What is distortion? You may have heard a lot of jargon surrounding distortion: like “gain” or “drive”. Technically speaking, distortion is a type of gain, and gain pedals can generally be categorised into 4 different types: Boost, Overdrive, Distortion and Fuzz. I will explain the differences and characteristics of each so that by the end of this guide, you’ll have a better understanding of which type of pedal to go for.
What causes Distortion?
To understand what type of pedal is right for you, it’s helpful to have some understanding of how distortion works. When you strum your guitar, the string vibrations are captured as waveforms by the pickups, which are sent to your amp. However, beyond a certain point, an amp can no longer get louder as the waveforms get bigger. Once the waves exceed this point (known as the “headroom” of the amp), the peaks of the waves begin to get squashed down, or “compress”.
It is this compression that causes distortion, and how these waveforms are compressed will influence how your sound distorts. However, to get your clean signal to distort naturally from the amp may require you to turn the volume up far beyond a reasonable level. Distortion pedals can simulate this distortion at far more reasonable levels by using amplification and “clipping” circuits.
What is Clipping?
Within gain pedals, the circuits will clip the waveform as an amp would past its headroom. There are essentially 2 types of clipping: “soft-clipping” and “hard-clipping”. This refers to how the peaks of the waveform are compressed, with affects how the distortion sounds. Soft-clipping will squash the peaks just as a cranked valve amp would, whilst hard-clipping will simply cut off the signal as it exceeds the headroom, which produces a more aggressive, edgier sound.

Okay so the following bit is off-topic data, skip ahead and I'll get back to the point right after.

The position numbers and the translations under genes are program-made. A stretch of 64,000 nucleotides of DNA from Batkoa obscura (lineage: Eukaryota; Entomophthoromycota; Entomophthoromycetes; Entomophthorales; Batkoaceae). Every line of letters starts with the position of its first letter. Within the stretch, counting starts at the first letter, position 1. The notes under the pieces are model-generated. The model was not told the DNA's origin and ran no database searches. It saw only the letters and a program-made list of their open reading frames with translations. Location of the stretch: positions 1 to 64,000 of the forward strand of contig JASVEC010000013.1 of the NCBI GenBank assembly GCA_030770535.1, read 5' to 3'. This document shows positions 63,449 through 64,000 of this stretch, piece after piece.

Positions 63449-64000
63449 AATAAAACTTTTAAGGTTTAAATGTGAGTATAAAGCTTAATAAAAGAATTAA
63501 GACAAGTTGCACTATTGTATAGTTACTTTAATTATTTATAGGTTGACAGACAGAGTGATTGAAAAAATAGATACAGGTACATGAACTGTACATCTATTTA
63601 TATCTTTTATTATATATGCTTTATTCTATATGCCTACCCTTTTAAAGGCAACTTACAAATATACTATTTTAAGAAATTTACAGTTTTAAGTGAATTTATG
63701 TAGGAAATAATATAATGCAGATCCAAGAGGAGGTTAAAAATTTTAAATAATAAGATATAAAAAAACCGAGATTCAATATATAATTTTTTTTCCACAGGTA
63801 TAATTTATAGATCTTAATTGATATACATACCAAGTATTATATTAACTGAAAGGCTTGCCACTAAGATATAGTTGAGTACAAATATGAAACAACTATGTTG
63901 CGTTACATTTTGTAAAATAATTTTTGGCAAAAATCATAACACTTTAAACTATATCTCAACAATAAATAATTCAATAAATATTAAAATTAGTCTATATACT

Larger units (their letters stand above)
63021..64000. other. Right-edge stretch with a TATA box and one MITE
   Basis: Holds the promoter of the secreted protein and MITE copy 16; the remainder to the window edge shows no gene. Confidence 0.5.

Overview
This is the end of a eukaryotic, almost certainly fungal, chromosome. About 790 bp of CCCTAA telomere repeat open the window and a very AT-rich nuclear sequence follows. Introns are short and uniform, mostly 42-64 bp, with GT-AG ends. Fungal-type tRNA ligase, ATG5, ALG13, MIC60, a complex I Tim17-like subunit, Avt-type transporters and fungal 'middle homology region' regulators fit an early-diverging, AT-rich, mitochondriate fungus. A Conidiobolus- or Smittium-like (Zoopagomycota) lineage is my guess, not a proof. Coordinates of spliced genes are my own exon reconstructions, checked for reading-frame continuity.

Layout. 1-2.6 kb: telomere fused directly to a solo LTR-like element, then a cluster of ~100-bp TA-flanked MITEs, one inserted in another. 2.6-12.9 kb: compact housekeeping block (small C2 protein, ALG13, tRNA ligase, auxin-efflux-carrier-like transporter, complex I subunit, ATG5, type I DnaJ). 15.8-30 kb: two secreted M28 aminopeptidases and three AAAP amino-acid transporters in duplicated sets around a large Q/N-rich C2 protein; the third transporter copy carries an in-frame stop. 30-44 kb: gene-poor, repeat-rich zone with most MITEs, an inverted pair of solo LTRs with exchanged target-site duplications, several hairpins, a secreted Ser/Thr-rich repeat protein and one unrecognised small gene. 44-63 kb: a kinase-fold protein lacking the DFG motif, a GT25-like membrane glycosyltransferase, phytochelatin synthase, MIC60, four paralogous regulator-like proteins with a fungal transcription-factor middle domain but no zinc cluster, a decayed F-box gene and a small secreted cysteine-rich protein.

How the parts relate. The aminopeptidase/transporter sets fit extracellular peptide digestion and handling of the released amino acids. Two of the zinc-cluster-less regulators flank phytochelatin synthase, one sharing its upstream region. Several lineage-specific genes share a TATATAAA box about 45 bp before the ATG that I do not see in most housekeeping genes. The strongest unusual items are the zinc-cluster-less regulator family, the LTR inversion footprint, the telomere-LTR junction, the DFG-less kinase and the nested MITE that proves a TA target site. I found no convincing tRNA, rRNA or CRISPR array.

Generally speaking, overdrive pedals use soft-clipping to get an “amp-like” distortion that is dynamic and responsive; it will generally distort more the harder you strike the strings, and get cleaner the softer you pick. Whereas distortion pedals mostly use hard-clipping to achieve a gnarlier sound. Fuzz pedals amplify and clip the signal to such extremes that the waveform becomes a “square-wave”, which can sound fuzzy and woolly, or spitty and nasty (but in a cool way), and can get wild and uncontrollable – it’s a very fun effect to try and tame!
Unlike the other types of pedals on this list, boost pedals don’t contain any clipping. As the name suggests, it simply boosts the volume of your guitar going into your amplifier. But the way it interacts with valve amps or other types of gain pedals is interesting. Using a boost pedal into a valve amp can provide enough volume boost to exceed the headroom of the valves, causing them to overdrive, creating those sweet, crunchy classic rock tones. Into a solid state amp, it will simply boost the volume without adding any appreciable amount of gain; this can be useful for a solo boost if you just need that extra volume to cut through the band mix.
But boost pedals can also be used in combination with other types of gain pedals to produce different gain levels – this is known as gain stacking, and is a great way to add more variation to your sound! Adding a boost pedal before another gain pedal such as an overdrive or distortion, will produce more gain without much more volume, while putting it after another gain pedal will produce more volume without much increase in gain. So try out both and see what you like!